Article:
Calling all moms
Mazda is one of those car companies who seem to do no wrong. From the Miata to the brand-new Mazda2, there's very little to complain about in the Mazda lineup. After all, the Mazda3 was among one of the best-selling cars in all of Canada in 2009–that's quite a title to hold. Even the flashy RX-8, which has its flaws, sees more love than hate.
Why is that? Mazda is a company that clearly understands its customers and while they push the envelope on occasion, they don't stray so far outside the box that their vehicles become obsolete shortly after their release.
Case in point: The Mazda5. When it was first released in 2006, I was in love. The design was eye-catching, the practicality was unsurpassed and it was a fantastic option to larger SUVs and minivans. Here was a 6-seater vehicle for under $30,000, and it looked mint.
Not much has changed in the way of looks since the Mazda5 first appeared. While it seems to have significantly shrunken down through sharper angles, more refined edges and a more compact design, the general look and shape of the vehicle have prevailed.
Sitting on 16” wheels with the signature Mazda grin (that's almost as manic as the Mazda3's), this family-carrier has sporty cues throughout. Somewhere between a wagon and a van, the Mazda5 sits quite comfortably. It's not without an identity, however, and has a solid place on the market as a practical family vehicle.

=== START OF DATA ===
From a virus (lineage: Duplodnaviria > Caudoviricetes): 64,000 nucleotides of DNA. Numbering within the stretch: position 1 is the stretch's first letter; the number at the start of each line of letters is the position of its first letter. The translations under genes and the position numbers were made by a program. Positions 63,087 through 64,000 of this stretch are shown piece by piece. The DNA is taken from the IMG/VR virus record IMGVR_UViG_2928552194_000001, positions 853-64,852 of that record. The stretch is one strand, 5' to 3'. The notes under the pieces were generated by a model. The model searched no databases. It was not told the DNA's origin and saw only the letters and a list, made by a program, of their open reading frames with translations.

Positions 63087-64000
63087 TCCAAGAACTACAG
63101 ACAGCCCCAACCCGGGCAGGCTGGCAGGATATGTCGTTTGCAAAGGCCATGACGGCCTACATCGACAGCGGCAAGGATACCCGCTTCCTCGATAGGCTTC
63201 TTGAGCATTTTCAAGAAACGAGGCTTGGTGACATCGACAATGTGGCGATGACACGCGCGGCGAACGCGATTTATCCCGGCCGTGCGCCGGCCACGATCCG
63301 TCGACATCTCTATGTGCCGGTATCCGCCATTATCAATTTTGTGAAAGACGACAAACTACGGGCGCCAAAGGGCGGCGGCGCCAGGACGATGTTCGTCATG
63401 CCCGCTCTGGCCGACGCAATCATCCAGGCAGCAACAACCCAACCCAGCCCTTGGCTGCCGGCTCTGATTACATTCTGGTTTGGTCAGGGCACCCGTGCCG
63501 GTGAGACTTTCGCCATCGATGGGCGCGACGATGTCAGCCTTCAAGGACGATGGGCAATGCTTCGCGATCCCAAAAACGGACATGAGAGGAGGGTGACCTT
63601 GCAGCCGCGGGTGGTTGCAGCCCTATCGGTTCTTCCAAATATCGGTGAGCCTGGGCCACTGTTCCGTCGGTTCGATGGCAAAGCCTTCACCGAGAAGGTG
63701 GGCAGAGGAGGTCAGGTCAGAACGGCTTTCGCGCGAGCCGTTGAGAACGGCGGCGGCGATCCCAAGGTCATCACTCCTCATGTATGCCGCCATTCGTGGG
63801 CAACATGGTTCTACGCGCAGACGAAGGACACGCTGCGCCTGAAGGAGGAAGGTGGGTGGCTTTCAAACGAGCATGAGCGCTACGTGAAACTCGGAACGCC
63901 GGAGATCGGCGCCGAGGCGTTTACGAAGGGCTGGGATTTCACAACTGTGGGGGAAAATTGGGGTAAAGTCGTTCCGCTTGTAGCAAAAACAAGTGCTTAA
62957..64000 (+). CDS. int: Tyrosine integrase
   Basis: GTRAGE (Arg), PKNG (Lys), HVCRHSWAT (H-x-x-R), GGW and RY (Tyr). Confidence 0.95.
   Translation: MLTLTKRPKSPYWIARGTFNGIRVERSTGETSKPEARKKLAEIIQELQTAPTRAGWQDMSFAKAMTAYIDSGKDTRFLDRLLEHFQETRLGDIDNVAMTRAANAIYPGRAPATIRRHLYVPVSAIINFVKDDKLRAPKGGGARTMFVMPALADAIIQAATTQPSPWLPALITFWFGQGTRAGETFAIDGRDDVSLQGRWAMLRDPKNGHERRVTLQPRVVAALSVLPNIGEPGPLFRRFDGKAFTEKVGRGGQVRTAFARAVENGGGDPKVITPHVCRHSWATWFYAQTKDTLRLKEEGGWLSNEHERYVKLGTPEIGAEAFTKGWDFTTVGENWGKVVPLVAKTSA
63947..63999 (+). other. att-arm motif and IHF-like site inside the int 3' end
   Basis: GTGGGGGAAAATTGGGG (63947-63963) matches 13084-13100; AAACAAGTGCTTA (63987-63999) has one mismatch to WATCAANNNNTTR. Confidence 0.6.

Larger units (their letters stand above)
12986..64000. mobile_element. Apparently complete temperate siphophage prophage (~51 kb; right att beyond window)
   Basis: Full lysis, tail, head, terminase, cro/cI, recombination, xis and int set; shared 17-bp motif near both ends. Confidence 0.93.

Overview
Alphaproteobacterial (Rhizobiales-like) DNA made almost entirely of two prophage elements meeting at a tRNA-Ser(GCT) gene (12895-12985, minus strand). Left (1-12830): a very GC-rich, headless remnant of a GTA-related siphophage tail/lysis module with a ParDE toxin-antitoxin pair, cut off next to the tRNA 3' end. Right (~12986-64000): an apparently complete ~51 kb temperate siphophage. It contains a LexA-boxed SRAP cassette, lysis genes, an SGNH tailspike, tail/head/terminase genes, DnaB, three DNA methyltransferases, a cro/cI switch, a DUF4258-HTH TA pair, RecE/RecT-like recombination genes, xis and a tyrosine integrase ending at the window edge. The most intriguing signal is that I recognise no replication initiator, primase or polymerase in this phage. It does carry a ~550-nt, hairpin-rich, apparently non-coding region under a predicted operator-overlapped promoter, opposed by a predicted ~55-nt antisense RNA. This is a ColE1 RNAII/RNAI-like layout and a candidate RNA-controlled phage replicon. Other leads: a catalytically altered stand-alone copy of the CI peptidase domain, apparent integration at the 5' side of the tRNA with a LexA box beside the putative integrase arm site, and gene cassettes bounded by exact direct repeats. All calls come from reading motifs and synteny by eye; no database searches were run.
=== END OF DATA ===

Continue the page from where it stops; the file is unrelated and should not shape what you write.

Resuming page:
Sitting in the Mazda5, you quickly realize how Mazda sells the sheer number of vehicles they do (and let me tell you, there's a Mazda5 on every corner and a Mazda3 not far behind). Well appointed with modern, aesthetically pleasing details, the inside of the Mazda5 is possibly one of the best I've seen in a while.
The gauge cluster is sporty without being overwhelming, and the chrome trim adds a touch of class, while the middle console might seem overwhelming at first (lots of buttons and knobs), but is actually highly user-friendly and easy to manipulate.
As a 5'2” driver, I was right at home in the Mazda5. The placement of the stick shift (at a 45-degree angle off the middle console) was ideal for my arm position in the driver's seat. Entertainment controls were easily reached and everything just worked. However, when my 6'1” husband sat down behind the wheel, he felt a bit like a giant. Not to mention he turned the climate control on full blast every time he shifted to 3rd or 5th gear. And in the passenger seat, his knees were firmly pressed up against the glovebox and centre stack, even with the seat pushed to its full-back position.
Auto journalist & Consumer Ratings
Editor's Review Highlights
2012 Mazda 5 Specifications